There will be an abundance of issues competing for state lawmakers’ attention when they convene starting Tuesday for the 2016 legislative session. Voting reform, however, is not among them. Not unexpected — after all, it is an election year — but it’s too bad all the same.
Florida, in some ways, remains a regressive state when it comes to making voting convenient, secure and easy to access for those who are eligible. Too much of such stagnation is mired in politics and policies calculated to disenfranchise some Floridians, be they ex-felons who must petition the state to regain their ability to vote, students who couldn’t find a voting site on major campuses or African-American voters who have seen early-voting sites curtailed in their neighborhoods.
And then there are the lines, the interminable lines that, in 2012, made Florida pretty much irrelevant in the presidential election.
It’s time for state legislators to take more of their cues from their constituents, who increasingly are not waiting to schlep to the polls on Election Day — a long-enduring but increasingly archaic event that pays homage to the country’s agrarian roots. But farmers no longer need an entire day to travel by horse to the county seat to vote.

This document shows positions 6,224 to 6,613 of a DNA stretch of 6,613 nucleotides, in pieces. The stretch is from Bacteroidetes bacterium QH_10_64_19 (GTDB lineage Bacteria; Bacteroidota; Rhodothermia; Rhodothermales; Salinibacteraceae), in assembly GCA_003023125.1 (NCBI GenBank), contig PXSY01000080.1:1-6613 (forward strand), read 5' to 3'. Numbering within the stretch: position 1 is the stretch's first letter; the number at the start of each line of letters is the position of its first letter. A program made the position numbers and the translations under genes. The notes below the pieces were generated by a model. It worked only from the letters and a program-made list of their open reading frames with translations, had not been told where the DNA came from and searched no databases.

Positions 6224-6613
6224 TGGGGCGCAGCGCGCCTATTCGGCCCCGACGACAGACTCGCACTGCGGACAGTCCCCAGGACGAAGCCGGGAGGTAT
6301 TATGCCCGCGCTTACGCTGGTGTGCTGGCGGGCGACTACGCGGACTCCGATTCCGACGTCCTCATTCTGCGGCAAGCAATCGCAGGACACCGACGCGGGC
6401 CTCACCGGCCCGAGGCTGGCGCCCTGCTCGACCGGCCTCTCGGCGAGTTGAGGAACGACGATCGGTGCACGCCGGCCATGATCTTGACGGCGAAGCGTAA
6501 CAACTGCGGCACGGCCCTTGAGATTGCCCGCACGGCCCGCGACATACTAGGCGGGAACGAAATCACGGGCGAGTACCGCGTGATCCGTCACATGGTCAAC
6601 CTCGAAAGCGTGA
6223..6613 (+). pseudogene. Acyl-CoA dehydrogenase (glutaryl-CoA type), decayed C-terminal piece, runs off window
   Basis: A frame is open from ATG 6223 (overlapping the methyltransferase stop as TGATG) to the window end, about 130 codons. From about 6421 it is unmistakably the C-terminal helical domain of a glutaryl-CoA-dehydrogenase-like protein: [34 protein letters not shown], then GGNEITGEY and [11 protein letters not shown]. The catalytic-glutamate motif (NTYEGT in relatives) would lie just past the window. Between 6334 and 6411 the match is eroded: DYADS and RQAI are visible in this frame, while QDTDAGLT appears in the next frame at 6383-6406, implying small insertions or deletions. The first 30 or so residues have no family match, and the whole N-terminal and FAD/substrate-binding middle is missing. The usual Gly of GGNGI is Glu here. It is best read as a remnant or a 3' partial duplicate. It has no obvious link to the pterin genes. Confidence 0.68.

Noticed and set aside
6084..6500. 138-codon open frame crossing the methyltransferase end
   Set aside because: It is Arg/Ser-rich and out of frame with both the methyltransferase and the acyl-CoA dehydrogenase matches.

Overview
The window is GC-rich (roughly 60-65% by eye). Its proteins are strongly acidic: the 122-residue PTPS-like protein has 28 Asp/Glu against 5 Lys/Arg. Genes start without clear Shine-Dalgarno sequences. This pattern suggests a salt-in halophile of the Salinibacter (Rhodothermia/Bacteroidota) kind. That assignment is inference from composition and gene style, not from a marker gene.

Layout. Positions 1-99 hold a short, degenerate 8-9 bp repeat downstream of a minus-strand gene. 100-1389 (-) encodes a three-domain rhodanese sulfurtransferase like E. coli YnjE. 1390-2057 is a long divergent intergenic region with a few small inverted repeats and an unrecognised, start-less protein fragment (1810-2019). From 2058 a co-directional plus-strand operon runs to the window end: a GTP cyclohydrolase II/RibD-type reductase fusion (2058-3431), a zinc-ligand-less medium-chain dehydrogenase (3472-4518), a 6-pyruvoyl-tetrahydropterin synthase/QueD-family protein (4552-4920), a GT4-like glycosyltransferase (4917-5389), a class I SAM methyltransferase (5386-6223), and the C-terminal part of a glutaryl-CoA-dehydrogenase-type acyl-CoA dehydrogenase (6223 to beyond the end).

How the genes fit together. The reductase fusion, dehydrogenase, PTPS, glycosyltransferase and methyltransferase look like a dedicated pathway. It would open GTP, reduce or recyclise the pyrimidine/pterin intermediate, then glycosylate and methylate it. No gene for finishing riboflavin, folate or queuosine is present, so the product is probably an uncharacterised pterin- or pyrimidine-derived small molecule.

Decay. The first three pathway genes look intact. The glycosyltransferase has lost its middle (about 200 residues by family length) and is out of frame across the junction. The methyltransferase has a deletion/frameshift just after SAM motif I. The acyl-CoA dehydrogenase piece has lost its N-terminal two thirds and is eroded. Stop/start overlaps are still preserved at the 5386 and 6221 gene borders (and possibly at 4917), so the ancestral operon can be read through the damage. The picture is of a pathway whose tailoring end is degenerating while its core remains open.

In the 2012 and 2014 elections, Floridians cast more ballots at early-voting locations or by mail than in person on Election Day.
Recent legislative actions have shown that voters are making themselves heard. Lawmakers already have approved online voter registration, set to begin next year in time for the elections of 2018.
This actually will put Florida ahead of several other states. And as long as potential voters can be assured of the integrity of the system used, that there will be no weird shenanigans — this is Florida — and that they have ample time for redress should something go wrong, then this is a huge stride for a state that has been reluctant to make voting more, not less, convenient.
But as a recent story by the Herald/Times Tallahassee Bureau highlighted, many states in the nation are making voting as simple as possible for their residents.
In Austin, Texas, shoppers can cast a vote at the grocery store. They’ve been doing so since the 1990s — Texas, y’all! Alaskans will have a ballot at their fingertips, voting online.
In Florida, voters still have to request an absentee ballot, while in Colorado, eligible voters automatically get a ballot in the mail. This year, by state law, Floridians who vote absentee must update their signatures. Many, including several who wrote the Editorial Board, found it suspicious. However, it is a step to help keep ballots secure. Signatures do change over time, and absentee ballots, as opposed to voting at the polls, are more vulnerable to compromise and fraud.
Florida has made strides, but has a ways to go in making voting truly fair and accessible. If state officials just take the politics out of it, the state can be a national leader in voting reform.